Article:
The Australia Council has announced the first six recipients of Arts and Disability Mentorship grants.
This initiative is part of the Australia Council’s commitment to support sustainable careers and recognise the artistic excellence of artists with disabilities, in response to Australia Council research involving artists and arts workers with disability. The findings highlighted the importance of role models and mentors, and of disability-led practice.
The grants are designed to support collaborations that fuel ambition, embolden ideas and innovation, build networks and capacity, and strengthen future works.
The 2019 grants recipients were:
Meet some of the recipients
Learn more about Julia Hales.Julia Hales offers a deeply personal story of her own experiences of love as a daughter, actor and dreamer. Bringing to the stage the voices and aspirations of a community we rarely get to see, You Know We Belong Together is an uplifting tale of love, relationships, acceptance and belonging – and Julia’s life-long dream of appearing on Home and Away!
Artist, psychologist and activist Debra Keenahan received funding to create ‘Smashing’, a video/sculptural installation conveying the physicality of people with dwarfism. Using multiple media, the work will portray the exertion, dexterity and versatility displayed by people with dwarfism in overcoming barriers in a society built on the false belief that ‘bigger is better’. With an emphasis on peer-to-peer mentoring, the artist will exchange skills and knowledge with various partners throughout the project.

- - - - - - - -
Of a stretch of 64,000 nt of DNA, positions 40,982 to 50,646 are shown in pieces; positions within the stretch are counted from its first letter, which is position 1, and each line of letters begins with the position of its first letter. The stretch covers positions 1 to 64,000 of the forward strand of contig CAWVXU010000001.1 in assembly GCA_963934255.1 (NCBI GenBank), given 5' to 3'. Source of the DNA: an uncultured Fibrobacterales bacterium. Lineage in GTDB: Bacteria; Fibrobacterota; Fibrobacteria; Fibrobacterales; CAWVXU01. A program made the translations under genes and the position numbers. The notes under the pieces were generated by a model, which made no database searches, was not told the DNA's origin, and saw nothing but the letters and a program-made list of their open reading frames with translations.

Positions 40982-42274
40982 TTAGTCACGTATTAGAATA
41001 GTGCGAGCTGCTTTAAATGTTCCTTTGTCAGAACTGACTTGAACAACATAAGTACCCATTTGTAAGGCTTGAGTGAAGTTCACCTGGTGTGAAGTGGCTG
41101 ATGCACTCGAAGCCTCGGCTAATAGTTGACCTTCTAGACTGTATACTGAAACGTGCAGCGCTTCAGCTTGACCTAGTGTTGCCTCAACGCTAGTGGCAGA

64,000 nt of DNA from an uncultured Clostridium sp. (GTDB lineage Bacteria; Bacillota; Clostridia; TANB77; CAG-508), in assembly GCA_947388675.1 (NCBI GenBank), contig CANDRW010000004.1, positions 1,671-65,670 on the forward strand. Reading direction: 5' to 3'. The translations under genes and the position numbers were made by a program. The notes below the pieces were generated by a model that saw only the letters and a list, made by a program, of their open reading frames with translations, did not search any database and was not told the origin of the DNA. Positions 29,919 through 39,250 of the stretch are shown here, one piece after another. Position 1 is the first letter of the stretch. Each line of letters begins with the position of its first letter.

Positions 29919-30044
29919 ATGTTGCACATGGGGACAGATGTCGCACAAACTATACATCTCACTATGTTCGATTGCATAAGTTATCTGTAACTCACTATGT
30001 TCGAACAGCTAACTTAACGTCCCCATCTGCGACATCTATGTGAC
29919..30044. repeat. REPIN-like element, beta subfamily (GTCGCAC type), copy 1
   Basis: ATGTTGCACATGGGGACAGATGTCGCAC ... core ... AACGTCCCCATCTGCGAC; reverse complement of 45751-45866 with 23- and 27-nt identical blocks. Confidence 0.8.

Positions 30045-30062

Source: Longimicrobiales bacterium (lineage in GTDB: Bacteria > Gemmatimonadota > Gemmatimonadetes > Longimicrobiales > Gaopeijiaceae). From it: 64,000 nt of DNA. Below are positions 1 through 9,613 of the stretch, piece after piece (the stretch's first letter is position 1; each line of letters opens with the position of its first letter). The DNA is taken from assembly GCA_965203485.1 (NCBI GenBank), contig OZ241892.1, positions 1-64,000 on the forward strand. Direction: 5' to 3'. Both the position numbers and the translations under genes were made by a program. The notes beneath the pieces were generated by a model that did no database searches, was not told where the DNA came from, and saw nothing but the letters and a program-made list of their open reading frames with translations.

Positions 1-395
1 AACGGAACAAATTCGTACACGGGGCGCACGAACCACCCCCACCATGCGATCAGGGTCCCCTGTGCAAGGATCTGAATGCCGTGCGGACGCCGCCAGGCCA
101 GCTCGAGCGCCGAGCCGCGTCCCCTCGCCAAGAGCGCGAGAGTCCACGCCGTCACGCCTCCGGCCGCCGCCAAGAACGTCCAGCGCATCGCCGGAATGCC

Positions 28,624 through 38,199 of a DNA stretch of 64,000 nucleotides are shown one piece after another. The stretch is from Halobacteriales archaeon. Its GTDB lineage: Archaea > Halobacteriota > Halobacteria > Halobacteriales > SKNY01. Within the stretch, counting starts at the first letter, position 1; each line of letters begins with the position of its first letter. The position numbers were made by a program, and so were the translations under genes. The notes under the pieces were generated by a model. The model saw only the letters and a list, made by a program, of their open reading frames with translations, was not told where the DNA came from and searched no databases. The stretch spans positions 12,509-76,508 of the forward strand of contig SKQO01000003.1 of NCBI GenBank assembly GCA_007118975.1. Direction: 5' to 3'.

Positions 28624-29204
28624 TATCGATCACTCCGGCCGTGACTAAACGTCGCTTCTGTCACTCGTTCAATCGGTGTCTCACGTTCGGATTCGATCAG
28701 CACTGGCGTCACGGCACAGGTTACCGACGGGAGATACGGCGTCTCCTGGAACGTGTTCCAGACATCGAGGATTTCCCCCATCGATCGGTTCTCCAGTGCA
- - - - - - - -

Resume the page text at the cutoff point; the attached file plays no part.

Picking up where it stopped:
Annie Moors is a Yurrwi/Milingimbi woman and emerging visual artist. Much of Annie’s artistic practice and subject matter is related to her Yolngu culture, family and country of Milingimbi in North East Arnhem Land. This project aims to support Annie’s connection to country and family through a studio-based mentorship program with Milingimbi Arts and Culture Centre under the supervision of senior Yolngu artists. This mentorship gives Annie the special experience of being able to access artistic practices specific to kinship and country, such as working in ochres on bark surfaces and exploring her Yurrwi dreaming stories and totems.
Dance theatre artist Matthew Shilcock will undertake a mentorship with Garry Stewart, artistic director of Australian Dance Theatre. Participating in development, rehearsals and international touring activity with ADT, Matt will also work towards the further development of his own choreographic scoring system, Osteogenuine. Matt describes the system as ‘devised from my body’s unique physicality and the impact holistic and alternative healing practices have had on my health, personal growth and dance practice’.
Jen ‘Wart’ Waterhouse has devised a complementary mentor/collaboration program to develop skills and confidence which will support her to transition her art and creative practice from the visual and performing arts into the literary and publishing sector. Wart will work with three mentors, building her capacity for a sustainable livelihood as an artist and storyteller.